For many of us, thanks to Lockdown, going out for a walk has become the highlight of our day. As more people have been exploring their local area, public footpaths over private land that were once frequented by the occasional dog walker, have become popular routes, and this I likely to continue as we emerge from the COVID-19 restrictions.
Here we explore the ‘do’s and don’ts’ for private landowners whose land is subject to public rights of way.
Do – ensure paths are safe
While it is the responsibility of the local authority to maintain the surface of public footpaths, it is the duty of the landowner to ensure they are safe for use. Landowners should clear paths of overgrown vegetation or fallen trees (including those from neighbouring property), and promptly repair broken stiles, gates and fences.
Do – make sure paths are clearly visible
It may be necessary for a farmer to plough over a footpath, making a field impassable. This is lawful provided the land is being used for agricultural purpose and the footpath is reinstated within 14 days of first drilling. The public has the right to walk over crops if the path is unclear and therefore signs should be erected to prevent trespass and damage to crops.
Do divert paths temporarily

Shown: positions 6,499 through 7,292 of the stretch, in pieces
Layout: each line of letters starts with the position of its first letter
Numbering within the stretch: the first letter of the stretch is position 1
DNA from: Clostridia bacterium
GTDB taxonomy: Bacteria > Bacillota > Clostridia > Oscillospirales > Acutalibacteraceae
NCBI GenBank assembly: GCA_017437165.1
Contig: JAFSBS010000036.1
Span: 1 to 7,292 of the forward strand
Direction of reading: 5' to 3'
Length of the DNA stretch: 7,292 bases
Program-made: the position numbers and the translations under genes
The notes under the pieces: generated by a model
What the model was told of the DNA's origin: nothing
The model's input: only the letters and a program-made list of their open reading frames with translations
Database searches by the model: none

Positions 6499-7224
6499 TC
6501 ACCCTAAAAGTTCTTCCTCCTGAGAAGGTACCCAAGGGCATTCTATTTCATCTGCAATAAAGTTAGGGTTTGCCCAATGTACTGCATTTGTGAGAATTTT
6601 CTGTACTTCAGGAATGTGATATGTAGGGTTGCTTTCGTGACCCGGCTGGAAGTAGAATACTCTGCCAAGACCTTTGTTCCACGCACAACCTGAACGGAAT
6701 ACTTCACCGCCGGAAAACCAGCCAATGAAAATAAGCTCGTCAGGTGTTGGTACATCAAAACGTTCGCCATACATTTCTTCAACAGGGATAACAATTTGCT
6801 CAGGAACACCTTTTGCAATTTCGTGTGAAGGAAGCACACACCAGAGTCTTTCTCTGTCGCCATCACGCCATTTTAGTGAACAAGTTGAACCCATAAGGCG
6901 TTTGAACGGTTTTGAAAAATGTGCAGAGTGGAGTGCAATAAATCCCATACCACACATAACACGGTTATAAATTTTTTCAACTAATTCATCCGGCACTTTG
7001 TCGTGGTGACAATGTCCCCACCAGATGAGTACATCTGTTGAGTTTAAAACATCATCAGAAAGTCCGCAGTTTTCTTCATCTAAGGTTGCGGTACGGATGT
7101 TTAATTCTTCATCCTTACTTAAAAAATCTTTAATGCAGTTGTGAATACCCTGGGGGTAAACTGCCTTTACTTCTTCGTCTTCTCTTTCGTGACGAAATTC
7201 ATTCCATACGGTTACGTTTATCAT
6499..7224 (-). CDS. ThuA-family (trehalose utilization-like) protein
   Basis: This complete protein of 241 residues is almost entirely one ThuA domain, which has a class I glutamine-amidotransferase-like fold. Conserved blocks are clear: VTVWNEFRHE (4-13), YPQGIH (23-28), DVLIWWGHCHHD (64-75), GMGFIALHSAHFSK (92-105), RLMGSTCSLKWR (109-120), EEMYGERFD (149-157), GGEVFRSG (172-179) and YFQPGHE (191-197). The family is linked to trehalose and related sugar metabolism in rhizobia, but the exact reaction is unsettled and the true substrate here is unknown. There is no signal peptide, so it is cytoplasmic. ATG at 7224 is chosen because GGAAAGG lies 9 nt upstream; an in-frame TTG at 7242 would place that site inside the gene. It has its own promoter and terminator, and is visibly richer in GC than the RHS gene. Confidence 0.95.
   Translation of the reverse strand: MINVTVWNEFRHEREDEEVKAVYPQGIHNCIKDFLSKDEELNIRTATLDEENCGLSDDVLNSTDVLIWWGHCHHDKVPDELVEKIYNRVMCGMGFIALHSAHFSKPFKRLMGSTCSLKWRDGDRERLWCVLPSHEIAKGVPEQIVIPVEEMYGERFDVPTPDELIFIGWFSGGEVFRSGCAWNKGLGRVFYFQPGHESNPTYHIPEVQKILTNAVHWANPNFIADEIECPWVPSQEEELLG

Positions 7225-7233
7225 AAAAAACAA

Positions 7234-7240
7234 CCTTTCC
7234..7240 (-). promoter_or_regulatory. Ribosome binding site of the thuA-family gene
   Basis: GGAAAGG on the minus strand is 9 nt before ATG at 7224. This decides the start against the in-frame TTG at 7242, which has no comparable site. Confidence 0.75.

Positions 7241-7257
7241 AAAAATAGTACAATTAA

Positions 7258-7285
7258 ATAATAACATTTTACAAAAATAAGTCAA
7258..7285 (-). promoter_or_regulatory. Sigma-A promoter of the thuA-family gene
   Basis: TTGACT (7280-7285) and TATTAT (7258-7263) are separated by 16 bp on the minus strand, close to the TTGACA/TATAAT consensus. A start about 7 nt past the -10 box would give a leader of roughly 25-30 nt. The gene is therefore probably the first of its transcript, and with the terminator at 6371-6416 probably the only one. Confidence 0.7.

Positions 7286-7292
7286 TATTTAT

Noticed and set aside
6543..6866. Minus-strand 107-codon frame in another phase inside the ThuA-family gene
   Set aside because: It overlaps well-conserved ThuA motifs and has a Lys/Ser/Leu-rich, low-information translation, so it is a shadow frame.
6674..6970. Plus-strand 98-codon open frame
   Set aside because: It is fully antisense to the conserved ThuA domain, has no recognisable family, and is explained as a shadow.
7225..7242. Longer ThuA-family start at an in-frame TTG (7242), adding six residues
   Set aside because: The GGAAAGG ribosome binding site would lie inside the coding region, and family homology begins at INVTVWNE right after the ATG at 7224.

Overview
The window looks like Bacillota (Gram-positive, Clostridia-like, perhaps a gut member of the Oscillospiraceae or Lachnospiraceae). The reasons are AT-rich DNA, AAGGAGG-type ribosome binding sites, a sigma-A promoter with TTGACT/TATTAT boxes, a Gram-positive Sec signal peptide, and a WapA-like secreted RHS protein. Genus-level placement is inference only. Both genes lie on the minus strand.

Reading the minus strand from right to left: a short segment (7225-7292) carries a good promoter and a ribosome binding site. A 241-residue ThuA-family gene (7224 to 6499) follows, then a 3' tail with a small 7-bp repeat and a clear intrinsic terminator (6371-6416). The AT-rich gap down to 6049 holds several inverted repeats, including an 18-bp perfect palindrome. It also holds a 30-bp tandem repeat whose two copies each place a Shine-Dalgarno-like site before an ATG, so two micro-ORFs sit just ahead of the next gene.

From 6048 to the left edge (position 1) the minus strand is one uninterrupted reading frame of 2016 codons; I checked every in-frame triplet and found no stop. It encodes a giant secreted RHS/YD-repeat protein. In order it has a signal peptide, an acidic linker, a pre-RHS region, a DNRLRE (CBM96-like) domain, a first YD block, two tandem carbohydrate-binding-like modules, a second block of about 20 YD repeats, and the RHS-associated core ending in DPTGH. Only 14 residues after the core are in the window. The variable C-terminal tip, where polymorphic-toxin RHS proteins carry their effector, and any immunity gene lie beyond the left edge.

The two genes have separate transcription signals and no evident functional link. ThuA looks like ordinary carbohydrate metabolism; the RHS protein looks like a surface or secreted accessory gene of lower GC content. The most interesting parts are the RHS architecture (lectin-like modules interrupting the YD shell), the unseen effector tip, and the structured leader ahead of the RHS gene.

Rights of way over private land should not generally be diverted without the consent of the local authority. However, landowners may temporarily offer a diversion, but only if it is safe to do so. They should ensure that the diversion is clearly marked and unobstructed.
Further, if possible, the original footpath should be kept clear and the public should not be prevented from using it. If in doubt, landowners should contact their local authority to make them aware of the temporary diversion.
Don’t – block paths
Under the Highways Act 1980, it is a criminal offence for private landowners to block or obstruct public rights of way without lawful excuse. Common obstructions include crops, fences, deposits of materials (e.g. silage bales), locked gates and parked vehicles.
Locking a gate to deter public use was the subject of the 2010 court case, Herrick & Anor v Kidner & Anor where it was determined that even an unlocked but closed gate can be ‘a psychological barrier to the public’ if it is not clearly identifiable as part of the public highway.
Don’t use false signage
Another method often used to deter the public is the use of false signs such as ‘Bull in Field’ to give the impression of danger. This is an offence under the National Parks and Access to the Countryside Act 1949 and may lead to prosecution.
Further, guidance should be sought before allowing bulls in fields subject to public rights of way as there are various legislative restrictions in place to prevent injury to animals and members of the public.